Don't Be a Dick to Yourself

Don't Be a Dick to Yourself

Close up of a painting

*** Update: this feeling never goes away completely. See my January 2021 post "When Painting is No Longer Fun" to see what I mean.

I am the biggest dick to myself, often for no reason and always when I'm making art. I just had to share this story with you today because a) it's a great example of this common phenomenon and b) the self awareness I've gleaned by noticing it may mean it won't happen (as) often in the future.

Today started out as most of my recent days have – essentially unstructured unless I impose a schedule on myself. After catching up with a friend this morning and running errands, it was time for the slot on my calendar known as "Creative Time." I packed up some paint, my sketchbook and a picnic blanket and headed to Winnemac Park. It's a crisp fall day here in Chicago and as a native, I know this precious time won't last much longer. Plus, painting outside offers a change of scenery and gets me out of my apartment. Win win!

Winnemac Park is a beautiful place. It's huge – full of small nooks, groves of trees and areas where native prairie grass grows. Most of the park attendees at 1:30 pm on a weekday are moms with trendy workout strollers or millennials with dogs. And the occasional jogger. I picked a patch of grass in between several trees in hopes that I'd immerse myself enough to feel like I was not in the city. Spot selected, I set up and began to paint.

Close up of paintbrushes on a sketchbook

About halfway through the painting, things started to go sour. The painting was not turning out as I expected. Aware of my frustration, I talked myself down from The Perfectionist Ledge™ and continued painting anyway...but my frustration continued to mount. By the time the painting was "done," I was really mad at myself. It looked like shit. Too much paint. Too murky. The subject matter distracted from the layers of pattern I had created. The yellow paint was nearly transparent over the pink and not showing up like I had wanted. In a desperate attempt to save it, I had thrown in black detailing as a last resort and it just wasn't working. My emotions reached their limit and then –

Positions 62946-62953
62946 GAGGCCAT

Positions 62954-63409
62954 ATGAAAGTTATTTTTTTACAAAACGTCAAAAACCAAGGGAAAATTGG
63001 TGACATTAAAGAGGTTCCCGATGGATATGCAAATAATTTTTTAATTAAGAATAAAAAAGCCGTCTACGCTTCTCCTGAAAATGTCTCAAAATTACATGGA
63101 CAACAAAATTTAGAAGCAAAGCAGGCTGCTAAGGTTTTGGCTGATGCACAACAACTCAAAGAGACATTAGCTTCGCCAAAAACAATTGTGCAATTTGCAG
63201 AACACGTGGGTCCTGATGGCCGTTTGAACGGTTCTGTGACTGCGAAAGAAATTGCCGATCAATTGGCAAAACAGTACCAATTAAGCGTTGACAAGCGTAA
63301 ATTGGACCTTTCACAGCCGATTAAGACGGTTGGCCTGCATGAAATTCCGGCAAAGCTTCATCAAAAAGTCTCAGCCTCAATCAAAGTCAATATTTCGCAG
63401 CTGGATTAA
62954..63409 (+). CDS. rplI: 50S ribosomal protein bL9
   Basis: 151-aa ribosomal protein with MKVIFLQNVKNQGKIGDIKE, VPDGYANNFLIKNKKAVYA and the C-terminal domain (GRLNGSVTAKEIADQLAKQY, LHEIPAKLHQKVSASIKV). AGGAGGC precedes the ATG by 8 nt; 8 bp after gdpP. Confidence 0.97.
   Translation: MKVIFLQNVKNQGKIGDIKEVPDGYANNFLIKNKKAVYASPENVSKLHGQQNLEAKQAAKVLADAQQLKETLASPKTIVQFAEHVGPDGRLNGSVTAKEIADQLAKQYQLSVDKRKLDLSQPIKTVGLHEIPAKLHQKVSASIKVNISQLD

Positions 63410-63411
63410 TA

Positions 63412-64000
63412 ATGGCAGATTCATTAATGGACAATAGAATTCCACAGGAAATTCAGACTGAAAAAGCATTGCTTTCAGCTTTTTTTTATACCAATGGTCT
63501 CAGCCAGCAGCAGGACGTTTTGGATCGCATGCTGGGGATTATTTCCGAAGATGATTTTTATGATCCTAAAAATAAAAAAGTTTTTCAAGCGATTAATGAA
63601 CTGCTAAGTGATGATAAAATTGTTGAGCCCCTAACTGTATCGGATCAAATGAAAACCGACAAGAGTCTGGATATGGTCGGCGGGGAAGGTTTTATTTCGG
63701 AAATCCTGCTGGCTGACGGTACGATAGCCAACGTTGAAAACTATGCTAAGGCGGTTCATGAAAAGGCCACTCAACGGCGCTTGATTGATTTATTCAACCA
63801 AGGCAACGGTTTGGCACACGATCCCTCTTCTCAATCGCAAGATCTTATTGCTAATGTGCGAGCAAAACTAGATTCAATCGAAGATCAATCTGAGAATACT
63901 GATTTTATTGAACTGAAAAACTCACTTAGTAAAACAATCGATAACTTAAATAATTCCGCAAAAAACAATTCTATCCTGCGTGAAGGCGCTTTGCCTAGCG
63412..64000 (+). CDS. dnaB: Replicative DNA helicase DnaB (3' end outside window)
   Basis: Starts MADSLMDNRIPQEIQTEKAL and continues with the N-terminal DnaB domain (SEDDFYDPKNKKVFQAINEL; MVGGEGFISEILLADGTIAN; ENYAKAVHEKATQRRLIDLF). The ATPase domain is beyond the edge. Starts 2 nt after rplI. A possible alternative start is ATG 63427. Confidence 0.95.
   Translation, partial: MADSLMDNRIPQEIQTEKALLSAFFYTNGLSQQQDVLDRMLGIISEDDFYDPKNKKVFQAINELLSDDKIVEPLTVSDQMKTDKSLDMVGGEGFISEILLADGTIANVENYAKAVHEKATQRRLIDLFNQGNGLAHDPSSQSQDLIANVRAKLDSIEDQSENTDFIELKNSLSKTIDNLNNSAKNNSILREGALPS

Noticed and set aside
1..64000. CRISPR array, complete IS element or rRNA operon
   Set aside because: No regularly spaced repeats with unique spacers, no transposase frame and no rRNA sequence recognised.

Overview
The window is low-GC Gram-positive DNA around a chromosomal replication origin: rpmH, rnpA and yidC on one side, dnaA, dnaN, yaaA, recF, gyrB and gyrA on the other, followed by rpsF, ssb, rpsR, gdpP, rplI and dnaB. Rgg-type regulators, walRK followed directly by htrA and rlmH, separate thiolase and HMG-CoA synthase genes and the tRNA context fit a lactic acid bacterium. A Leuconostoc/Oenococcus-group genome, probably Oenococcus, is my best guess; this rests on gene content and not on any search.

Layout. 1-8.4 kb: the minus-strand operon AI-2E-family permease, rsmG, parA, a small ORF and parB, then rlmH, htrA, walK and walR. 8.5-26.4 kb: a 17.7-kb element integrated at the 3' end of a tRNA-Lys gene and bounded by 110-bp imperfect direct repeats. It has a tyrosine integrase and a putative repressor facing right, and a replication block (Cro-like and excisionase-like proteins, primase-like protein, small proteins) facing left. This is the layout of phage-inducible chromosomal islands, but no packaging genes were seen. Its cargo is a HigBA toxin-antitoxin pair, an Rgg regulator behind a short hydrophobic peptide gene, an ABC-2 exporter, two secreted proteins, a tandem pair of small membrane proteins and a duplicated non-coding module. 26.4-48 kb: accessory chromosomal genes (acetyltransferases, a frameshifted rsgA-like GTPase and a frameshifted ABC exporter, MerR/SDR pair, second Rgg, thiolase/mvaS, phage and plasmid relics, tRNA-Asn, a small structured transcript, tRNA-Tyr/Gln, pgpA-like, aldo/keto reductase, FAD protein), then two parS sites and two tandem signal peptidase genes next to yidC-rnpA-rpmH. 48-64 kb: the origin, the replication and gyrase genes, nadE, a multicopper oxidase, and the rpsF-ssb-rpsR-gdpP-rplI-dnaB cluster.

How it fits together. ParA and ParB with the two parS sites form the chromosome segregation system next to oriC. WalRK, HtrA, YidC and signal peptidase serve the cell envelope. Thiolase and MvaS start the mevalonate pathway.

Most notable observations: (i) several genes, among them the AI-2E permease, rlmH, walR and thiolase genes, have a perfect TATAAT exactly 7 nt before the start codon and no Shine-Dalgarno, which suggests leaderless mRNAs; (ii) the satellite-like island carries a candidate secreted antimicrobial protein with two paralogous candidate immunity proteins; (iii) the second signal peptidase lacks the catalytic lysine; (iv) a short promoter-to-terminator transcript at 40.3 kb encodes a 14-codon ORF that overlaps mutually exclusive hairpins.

I ferociously ripped the page out of the sketchbook.

I know, so fucking dramatic right? I wish I was lying about this but it happened. As luck would have it, or maybe to teach me a lesson, the intensity of The Rip also took part of yesterday's painting, leaving it halfway adhered to the sketchbook's spine. Great. My destructive behavior had ruined something I actually liked while simultaneously shitting on the act of creativity, play and exploration.

Artist's hand holding a small painting

Close up of a sketchbook

Close up of the artist's face, she looks unhappy

Whyyyyyy do I feel the need to control everything and be perfect all the time? I mean, for God's sake, it's a painting. It's for no one's pleasure but mine, yet I felt immense pressure to make it perfect. Perfect for who? Instagram? Actually, yes, that was part of my rationale...this new creation wouldn't fit well with the other paintings on my feed. Like, REALLY? It's almost as if I was actively searching for a way to ruin a good moment that I had intentionally carved out for myself.

Here's where my head was minutes before the poor painting got ripped from my sketchbook:

• This painting doesn't "fit" with the other two I've already made

• This painting is too muddy and it looks amateur. I cannot share this on Instagram for fear of what others will think

• I shouldn't have introduced dark cadmium red, it's too much

• The citrus fruits look stupid

• I should've quit while I was ahead

I spent some time thinking about this after it happened and realized my attitude sucked and needed to be adjusted. Something like this would serve me better in the future:

• How can this painting not "fit" with my style? I fucking made it! Furthermore, I just started painting last week, how the fuck do I know what my style is? How will I find out my style if I don't explore new techniques?

• Who cares what people think? This art if for me and me alone, to learn and grow from, to appreciate. Why do I let the possibility of judgement by others or the appearance of a perfectly curated Instagram feed get in the way?

• Life is not perfect. Be real with your Instagram feed. Show people what you're really up to.

• Enjoy the act of painting! Would 3 year old Adrianne have judged her painting so quickly? Likely not. Little A probably would have turned to a new page and started a new painting. Like, whatever.

• Also, let's get real about the moment you're ruining – you're painting OUTSIDE in a beautiful park during one of Chicago's most beautiful seasons! You are not trapped behind a desk doing your product manager's bitch work. Be grateful, girl.

How did the rest of my time at the park go? Well, I created another painting just because I can, and I like it much better. I felt pretty bad about what I did to the first one, so I taped it back into my sketchbook. I need it in there to remind me not to be such a fucking dick to myself.

Close up of a painting in a sketchbook

We are our own worst enemies sometimes and it's truly detrimental to creativity. I aim to practice being my biggest fan instead of my biggest critic. If we don't have our own backs, then who will?

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